9. Det. S. confirmed during his deposition that his probable cause to arrest the client was based solely on the interview of the victim by Case Coordinator L. A. of CPT, on July 3, where C.S. stated she had sex with the client.
10. A copy of the transcript of the CPT interview of C.S. on July 3 is attached as Exhibit A.
11. At the beginning of the interview, Ms. A. asked C.S. if she understood what it meant to tell the truth. C.S. stated she did, and gave an example of the difference between the truth and a lie.
12. Ms. A. then asked C.S. if they could agree that, “everything we talk about today will only be the truth and true things that happened.” C.S. agreed to this, by nodding her head “yes.”
13. At the end of the interview, Ms. A. asked C.S. if everything they talked about was the truth, and she replied, “Yes ma’am.”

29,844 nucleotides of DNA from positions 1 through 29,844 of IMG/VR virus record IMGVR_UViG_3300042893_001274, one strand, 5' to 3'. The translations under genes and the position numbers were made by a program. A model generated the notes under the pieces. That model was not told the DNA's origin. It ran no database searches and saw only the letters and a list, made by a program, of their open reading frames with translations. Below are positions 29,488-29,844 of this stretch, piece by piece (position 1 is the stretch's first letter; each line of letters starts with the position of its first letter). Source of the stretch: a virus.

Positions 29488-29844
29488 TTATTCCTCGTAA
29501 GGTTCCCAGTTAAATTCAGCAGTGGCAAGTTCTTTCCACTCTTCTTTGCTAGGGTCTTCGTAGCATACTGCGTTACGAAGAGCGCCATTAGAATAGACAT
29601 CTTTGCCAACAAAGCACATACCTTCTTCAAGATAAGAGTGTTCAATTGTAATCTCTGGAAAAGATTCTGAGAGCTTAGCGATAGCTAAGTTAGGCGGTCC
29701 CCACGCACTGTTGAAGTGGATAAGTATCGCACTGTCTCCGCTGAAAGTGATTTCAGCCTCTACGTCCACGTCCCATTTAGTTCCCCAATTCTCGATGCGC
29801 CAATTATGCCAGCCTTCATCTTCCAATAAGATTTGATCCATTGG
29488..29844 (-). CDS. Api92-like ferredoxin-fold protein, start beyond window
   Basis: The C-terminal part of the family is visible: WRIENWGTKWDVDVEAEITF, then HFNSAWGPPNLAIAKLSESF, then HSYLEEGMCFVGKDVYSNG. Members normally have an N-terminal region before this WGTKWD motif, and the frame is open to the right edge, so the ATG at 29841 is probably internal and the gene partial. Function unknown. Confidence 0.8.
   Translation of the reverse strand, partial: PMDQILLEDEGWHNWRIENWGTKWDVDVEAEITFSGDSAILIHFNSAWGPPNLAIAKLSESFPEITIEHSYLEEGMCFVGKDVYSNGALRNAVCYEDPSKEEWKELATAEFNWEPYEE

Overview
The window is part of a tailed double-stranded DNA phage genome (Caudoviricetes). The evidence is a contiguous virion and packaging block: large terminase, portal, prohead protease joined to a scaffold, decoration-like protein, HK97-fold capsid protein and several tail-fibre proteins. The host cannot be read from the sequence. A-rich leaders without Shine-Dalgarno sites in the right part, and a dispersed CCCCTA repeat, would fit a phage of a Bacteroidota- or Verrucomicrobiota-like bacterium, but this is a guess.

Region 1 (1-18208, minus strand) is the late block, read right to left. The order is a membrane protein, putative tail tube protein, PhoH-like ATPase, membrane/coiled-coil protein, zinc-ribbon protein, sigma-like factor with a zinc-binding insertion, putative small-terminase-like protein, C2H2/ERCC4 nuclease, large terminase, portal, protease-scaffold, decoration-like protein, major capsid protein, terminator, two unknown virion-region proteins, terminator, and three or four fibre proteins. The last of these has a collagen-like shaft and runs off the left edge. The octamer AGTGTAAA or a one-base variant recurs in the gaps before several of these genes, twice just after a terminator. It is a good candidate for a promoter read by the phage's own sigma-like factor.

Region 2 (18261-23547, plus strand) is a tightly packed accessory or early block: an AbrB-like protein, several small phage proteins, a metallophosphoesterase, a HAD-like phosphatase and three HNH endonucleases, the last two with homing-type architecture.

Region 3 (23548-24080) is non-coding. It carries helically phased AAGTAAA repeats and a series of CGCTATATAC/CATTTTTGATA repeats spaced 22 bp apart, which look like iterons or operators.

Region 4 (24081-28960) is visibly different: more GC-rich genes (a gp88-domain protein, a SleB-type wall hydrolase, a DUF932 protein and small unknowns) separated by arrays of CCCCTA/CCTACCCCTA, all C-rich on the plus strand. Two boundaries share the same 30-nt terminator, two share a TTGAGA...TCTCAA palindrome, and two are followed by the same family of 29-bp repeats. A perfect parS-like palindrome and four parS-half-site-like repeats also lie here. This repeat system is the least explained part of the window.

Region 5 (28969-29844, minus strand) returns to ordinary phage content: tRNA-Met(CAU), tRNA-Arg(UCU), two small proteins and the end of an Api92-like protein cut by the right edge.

14. During the CPT interview on July 3, C.S. stated she had been sexually assaulted by her oldest brother two years ago, and had consensual penile vaginal intercourse with the client and Q.S. in April.
15. C.S. stated she had penile vaginal intercourse with the client on April 20.
16. During the CPT interview, on July 3, C.S. made the following statements:
a. She asked the client to have sex with her on April 20, because she “wanted to try it” and “wanted to see how it felt.”
b. She had intercourse with the client only one time.
c. When asked by Ms. A. if anyone ever made her put their mouth on their private part, C.S. replied, “No.”
17. On May 2, defense counsel took the deposition of C.S. The deposition transcript was filed with the court on June 13. During her deposition, C.S. made the following statements, concerning the client, which directly contradicted the statements she made during her CPT interview on July 3:
a. She did not ask the client to have sex with her on April 20.
b. She had sexual intercourse with the client on more than one occasion.
c. She used to “suck his private.” She stated it happened several times, beginning when she was 9 years old.